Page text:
Corporate governance is probably the number one issue on the agenda for most CEOs today, so it's not surprising that PR firms are looking to cash in, forming specialist practices designed to help firms enhance the credibility of their governance efforts. Equally unsurprising is the reaction of business experts, many of whom believe PR firms are over-reaching.
Some critics have made the case that good governance is about substance, not spin. Steinberg Global Asset Management president Richard Steinberg has been blunt in his assessment of efforts to portray lacklustre numbers in a more favourable light: 'We ignore it. We look at the facts and we decide for ourselves without being spun.'
If clients are looking to PROs to help them 'spin' their numbers, PR firms are going to do more harm than good in the governance arena. One of the reasons for the mess we're in now is that numbers have been massaged and manipulated by finance executives - eagerly abetted by PROs - who believe they can make those numbers mean whatever they want them to mean.
But governance is a comms issue - it's an issue that is central to the relationship between an organisation and its key publics. If PR firms have anything to offer on this front, it is their expertise in helping companies develop strong, credible relationships.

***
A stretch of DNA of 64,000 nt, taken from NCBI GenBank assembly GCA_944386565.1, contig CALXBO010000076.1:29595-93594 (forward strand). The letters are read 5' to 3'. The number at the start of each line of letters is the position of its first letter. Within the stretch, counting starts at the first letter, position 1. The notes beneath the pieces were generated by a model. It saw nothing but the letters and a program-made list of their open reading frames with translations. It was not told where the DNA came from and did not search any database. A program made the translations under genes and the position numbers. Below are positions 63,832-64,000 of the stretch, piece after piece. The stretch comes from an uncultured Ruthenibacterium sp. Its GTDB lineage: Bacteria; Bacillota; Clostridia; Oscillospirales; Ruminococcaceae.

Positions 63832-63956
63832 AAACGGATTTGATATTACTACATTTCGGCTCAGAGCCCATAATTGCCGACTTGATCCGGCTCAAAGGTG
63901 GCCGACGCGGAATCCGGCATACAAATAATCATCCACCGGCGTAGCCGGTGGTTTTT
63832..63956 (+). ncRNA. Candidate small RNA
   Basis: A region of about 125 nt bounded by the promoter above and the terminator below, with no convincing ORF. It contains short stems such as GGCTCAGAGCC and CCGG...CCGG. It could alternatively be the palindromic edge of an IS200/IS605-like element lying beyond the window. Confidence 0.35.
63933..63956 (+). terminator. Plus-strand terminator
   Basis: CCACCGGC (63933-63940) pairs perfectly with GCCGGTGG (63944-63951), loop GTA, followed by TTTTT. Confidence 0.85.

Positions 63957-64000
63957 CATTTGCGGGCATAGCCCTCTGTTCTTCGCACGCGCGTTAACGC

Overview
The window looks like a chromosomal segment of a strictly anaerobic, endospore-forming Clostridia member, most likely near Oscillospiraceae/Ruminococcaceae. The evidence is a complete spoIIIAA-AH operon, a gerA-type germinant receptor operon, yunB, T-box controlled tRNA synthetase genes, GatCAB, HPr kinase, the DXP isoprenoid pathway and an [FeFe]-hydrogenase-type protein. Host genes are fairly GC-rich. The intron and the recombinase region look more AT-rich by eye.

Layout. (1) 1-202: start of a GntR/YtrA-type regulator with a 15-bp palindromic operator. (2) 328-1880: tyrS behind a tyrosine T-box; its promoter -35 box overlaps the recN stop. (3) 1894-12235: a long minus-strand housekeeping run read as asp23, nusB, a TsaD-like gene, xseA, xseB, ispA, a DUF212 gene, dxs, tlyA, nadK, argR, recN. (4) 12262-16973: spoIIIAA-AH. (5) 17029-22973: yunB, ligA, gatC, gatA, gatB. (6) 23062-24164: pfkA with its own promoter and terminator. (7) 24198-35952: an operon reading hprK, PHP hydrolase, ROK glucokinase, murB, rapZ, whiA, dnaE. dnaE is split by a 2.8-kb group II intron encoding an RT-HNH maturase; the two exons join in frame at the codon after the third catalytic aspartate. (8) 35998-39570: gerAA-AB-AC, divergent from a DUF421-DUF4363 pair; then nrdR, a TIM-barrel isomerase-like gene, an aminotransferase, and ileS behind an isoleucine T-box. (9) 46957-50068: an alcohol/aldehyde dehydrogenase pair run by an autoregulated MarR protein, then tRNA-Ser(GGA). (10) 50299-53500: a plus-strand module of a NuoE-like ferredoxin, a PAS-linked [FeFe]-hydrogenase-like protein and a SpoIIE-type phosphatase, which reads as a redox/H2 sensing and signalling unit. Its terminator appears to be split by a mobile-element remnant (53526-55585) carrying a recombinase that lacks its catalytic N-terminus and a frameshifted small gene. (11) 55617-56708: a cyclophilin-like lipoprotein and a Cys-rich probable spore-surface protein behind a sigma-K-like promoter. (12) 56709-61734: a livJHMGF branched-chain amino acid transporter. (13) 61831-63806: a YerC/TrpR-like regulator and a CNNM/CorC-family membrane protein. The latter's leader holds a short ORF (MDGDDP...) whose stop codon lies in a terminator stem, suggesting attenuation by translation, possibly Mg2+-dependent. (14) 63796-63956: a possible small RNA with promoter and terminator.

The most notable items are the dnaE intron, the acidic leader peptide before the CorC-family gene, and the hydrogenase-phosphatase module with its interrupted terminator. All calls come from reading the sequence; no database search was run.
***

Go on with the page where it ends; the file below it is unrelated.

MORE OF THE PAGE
That means PROs have to do two things they have not done particularly well in recent years. The first is to listen to what external stakeholders are demanding, and then explain those demands to senior management. The second is to offer substantive counsel, helping management formulate policies rather than simply communicate them. PROs must be able to offer this strategic advisory service if they are to bring any value to the governance debate.
The composition of a company's board is key to credibility in the governance arena. How can we help firms regain credibility if we are not involved in such decisions?
Some will question whether PROs are qualified to offer such advice, and it's a legitimate question, first because too many PR professionals have been willing to go along with clients who would prefer a cheap cosmetic fix to an expensive substantive solution. Second, because too few PROs understand the fundamentals of the businesses for which they work. (This is one of those cases in which PROs and IROs need to work together.)
The ability to rise to this challenge will be key to determining the future relevance of the function to senior management.